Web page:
NY State Rt. 121 winds past expansive estates, horse farms, verdant fields and abundant woodlands. With Paul Lewis as a guide, however, student researchers learned that this idyllic Westchester County landscape belies an ecological tragedy.
At one stop in the Town of North Salem, he explains, the highway floods in spring and passing cars crush frogs moving from the vernal pool on one side of the road to the upland on the other. The students — Corey Ng, Cornell ’17, Haylei Peart, Pace ’17, and Leah Deegidio, Pace ’15 — are investigating wildlife mortality hotspots on Westchester’s state highways.
Lewis, a mechanical engineer, amateur naturalist, and resident of nearby Lewisboro, is a keen observer of the local environment who reports problem spots like Rt. 121 to the NYS Department of Environmental Conservation. After graduating from Clarkson in 1958, he spent most of his career with the DuPont Company.
I worked on everything from textile fibers, to explosives and ammunition manufacturing machinery, and finally on centrifuge design for use in blood processing and research. My main hobby now that I have retired is birding, but one of the things I love to do is lead Vernal Pool walks in the spring. They are fascinating places and most people don’t know anything about them. They are amazed once they learn.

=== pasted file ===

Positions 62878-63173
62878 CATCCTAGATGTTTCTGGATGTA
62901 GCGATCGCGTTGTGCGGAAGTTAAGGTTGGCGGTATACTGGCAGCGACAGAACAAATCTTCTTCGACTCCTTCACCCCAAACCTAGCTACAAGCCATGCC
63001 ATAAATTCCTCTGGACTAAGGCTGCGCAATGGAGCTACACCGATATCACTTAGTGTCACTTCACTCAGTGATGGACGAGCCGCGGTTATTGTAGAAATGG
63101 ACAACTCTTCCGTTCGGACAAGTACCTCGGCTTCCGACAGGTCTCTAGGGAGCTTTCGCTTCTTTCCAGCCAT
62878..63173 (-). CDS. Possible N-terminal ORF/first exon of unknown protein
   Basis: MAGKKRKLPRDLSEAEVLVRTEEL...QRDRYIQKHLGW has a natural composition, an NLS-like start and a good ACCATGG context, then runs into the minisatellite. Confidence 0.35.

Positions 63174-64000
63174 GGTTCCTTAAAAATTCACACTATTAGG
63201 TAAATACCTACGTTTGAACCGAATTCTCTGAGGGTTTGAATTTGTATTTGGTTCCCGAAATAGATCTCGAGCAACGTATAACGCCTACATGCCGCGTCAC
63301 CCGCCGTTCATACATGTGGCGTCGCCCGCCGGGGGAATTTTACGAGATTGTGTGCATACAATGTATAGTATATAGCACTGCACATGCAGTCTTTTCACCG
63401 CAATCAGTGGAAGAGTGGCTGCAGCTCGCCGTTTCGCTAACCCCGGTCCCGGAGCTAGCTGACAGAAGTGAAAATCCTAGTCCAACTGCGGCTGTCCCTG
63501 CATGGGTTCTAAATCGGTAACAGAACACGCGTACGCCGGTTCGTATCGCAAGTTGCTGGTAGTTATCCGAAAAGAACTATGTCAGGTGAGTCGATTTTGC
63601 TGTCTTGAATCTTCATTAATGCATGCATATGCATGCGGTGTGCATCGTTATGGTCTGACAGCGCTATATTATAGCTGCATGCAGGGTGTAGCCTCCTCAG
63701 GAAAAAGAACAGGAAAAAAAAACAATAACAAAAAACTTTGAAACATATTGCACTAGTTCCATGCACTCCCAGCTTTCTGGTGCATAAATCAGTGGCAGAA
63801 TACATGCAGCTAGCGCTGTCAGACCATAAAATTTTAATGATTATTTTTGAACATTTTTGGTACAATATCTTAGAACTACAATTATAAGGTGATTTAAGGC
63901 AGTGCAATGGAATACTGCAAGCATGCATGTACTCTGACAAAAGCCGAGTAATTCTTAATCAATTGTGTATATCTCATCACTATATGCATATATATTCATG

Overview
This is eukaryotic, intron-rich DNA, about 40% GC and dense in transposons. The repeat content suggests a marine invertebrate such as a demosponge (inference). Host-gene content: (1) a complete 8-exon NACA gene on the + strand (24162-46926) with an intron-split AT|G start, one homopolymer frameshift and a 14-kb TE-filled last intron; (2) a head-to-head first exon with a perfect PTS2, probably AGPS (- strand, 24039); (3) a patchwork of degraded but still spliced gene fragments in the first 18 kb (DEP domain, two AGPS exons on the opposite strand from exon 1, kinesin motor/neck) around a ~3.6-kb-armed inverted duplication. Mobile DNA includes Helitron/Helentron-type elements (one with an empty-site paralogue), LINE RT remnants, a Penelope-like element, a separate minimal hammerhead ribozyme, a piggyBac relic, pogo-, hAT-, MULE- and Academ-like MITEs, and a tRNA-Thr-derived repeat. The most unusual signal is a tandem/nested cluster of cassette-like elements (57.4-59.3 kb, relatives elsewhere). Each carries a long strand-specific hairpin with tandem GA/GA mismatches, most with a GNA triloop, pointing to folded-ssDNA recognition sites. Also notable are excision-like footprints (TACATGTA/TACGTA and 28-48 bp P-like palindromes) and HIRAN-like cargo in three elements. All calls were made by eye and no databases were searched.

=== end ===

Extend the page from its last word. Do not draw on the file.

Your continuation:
Vernal pools are temporary pools of water that fill and drain according to season. Largely unknown ecosystems, they are part-time home to species such as frogs, fairy shrimp and salamander. It is not unusual to find them alongside highways that have bisected wet areas and altered the local hydrology. Frogs lay their eggs in vernal pools and migrate back upland, sometimes across the highways that interrupt their natural habitat.
According to Tom Langen, Clarkson chair of biology:
It is becoming apparent to conservation professionals that road mortality and disruption of habitat connectivity is causing declines and local extinctions of sensitive species whose populations are divided by roads.
[…] Segments of roads that are crossing points . . . can be the site of mass deaths that result in rapid population declines, since all mature animals in a local population are likely to attempt to cross the road going to or returning from breeding.
Lewis brought the students to three more locations, each with similar characteristics, each a busy local thoroughfare that cut through the wet, wooded environment favored by turtles, salamanders and frogs.
“I have been interested in frogs since I was a little kid,“ he told his young charges. They smiled and understood.